As the (very) young mom of two little girls (me and my sis) she had to have a hysterectomy. The depression that followed was short lived but clinical. Because of me and my sister my mom refused to give in and searched with intention for an answer.

The answer came in a crazy and frightfully feral little three year old boy waiting for a bed in a mental institution. My mom became his mom.

He became our brother.

Our answer was Autism.

My mom eventually adopted three more boys on the spectrum of autism. She had an innate gift with my brothers. She believed in them in a way that no person (including their birth parents) had believed in them before. She saw herself in them.

But I intended for this article to be about having an autistic mom, and so it shall.

As the daughter of an undiagnosed autistic my world tended to revolve around how my mom’s weirdness' affected me. If a situation arose at school and teachers were to be contacted I would do anything to be somewhere else for the confrontation. To begin with, no matter how many times my mom had met the teacher it was quite likely she wouldn’t recognize their face and would rudely not remember them. Mom’s vision was pixilated and she had a sort of face blindness. Then once the grown-up in question had been reintroduced, my mom would begin insisting on a fairness that systems and schools just don’t have room for. My mom’s hyper-focus on a fair world left no wiggle room. And although my mom was always kind in the delivery, she was relentless and insistent on the end result. My mom’s kindness believed in compromise, but her autistic intensity insisted on a fair one. One that saw the human needs in everyone, in all of her kids. Yes, even the crazy ones.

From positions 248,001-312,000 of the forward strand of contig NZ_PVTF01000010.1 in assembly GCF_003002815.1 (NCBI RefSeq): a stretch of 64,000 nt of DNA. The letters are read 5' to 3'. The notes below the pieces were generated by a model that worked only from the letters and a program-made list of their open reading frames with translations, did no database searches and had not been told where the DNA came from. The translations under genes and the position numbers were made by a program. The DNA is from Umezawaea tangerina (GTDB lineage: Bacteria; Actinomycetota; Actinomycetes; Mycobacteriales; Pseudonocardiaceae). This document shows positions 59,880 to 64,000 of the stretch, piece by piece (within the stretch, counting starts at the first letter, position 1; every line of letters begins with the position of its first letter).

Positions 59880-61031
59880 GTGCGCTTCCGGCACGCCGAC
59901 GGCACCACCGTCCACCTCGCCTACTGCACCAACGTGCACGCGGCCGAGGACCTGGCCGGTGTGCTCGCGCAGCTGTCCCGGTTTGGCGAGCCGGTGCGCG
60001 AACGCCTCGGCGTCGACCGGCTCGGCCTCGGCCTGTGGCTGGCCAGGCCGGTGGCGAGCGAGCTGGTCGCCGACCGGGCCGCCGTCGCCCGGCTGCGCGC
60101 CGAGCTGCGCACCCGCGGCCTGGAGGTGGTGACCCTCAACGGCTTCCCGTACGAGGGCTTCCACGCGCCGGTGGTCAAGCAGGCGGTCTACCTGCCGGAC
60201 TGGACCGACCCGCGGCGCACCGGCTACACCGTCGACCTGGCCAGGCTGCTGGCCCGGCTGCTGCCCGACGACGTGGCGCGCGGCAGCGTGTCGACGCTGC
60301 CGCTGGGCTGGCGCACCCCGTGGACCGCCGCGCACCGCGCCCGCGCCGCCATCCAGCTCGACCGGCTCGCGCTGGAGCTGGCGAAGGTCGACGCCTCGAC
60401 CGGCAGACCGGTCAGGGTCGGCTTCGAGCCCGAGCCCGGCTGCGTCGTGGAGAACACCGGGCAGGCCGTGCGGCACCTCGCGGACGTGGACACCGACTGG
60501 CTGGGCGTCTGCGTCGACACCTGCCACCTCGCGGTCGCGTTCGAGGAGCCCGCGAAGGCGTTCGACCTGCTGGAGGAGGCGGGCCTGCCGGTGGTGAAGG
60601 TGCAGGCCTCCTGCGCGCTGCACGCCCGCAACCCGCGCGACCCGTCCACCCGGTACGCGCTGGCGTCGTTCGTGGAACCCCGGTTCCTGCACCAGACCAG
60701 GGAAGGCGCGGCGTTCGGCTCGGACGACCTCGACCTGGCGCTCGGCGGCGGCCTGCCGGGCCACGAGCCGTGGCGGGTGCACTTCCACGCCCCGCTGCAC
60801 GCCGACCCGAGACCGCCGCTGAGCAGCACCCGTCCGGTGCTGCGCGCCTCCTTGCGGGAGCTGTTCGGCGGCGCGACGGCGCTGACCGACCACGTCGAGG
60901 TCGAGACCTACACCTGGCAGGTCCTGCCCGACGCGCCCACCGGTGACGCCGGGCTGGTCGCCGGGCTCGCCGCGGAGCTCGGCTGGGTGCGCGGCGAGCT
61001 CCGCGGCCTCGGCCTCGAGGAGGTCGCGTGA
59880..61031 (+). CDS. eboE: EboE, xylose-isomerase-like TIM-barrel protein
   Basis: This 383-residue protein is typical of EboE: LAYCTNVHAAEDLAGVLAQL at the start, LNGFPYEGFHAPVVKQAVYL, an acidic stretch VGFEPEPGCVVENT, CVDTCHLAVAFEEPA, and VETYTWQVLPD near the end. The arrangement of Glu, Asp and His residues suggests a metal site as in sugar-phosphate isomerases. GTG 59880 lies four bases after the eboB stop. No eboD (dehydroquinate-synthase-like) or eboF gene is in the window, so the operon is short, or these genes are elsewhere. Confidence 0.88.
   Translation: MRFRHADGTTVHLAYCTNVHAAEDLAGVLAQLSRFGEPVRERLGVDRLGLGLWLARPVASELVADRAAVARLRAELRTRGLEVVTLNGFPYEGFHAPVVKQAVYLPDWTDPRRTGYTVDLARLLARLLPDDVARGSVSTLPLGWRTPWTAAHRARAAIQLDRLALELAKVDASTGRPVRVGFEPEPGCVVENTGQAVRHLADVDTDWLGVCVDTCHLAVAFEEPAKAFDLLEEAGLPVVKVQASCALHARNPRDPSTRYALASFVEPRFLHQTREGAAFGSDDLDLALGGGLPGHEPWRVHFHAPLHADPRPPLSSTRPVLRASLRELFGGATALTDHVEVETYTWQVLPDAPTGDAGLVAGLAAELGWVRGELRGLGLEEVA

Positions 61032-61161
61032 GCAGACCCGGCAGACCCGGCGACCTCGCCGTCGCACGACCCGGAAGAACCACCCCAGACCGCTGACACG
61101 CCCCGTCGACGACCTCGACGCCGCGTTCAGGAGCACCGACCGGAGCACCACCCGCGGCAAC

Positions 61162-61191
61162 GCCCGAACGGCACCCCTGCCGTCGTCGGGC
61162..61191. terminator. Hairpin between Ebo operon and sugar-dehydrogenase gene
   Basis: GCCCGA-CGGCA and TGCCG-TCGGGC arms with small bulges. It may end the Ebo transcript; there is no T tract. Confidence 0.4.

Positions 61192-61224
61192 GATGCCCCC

For example, when only two of my brothers were permitted to ride the school bus, because they were the only ones broken enough to do so, my mom said absolutely not! She would not have two of her boys forced to walk because they weren’t "disabled" enough while the other two’s disabilities were reinforced by having them not trusted to walk. Mom’s solution? Tie one higher functioning child to one lower functioning child with a shoe lace so they could walk all together to school. The solution was brilliant and when done with explanation gifted everyone with important learnings that believed in a future. The only snag, it wasn’t normal or socially acceptable. My mom’s solution was rather autistic.

No mother could love her children or believe in them more than my mom. Maybe the same, but not more. No matter what child services, doctors or nosy neighbors said, my mom saw us kids as people with unlimited potential.

Lots of days, I hated that.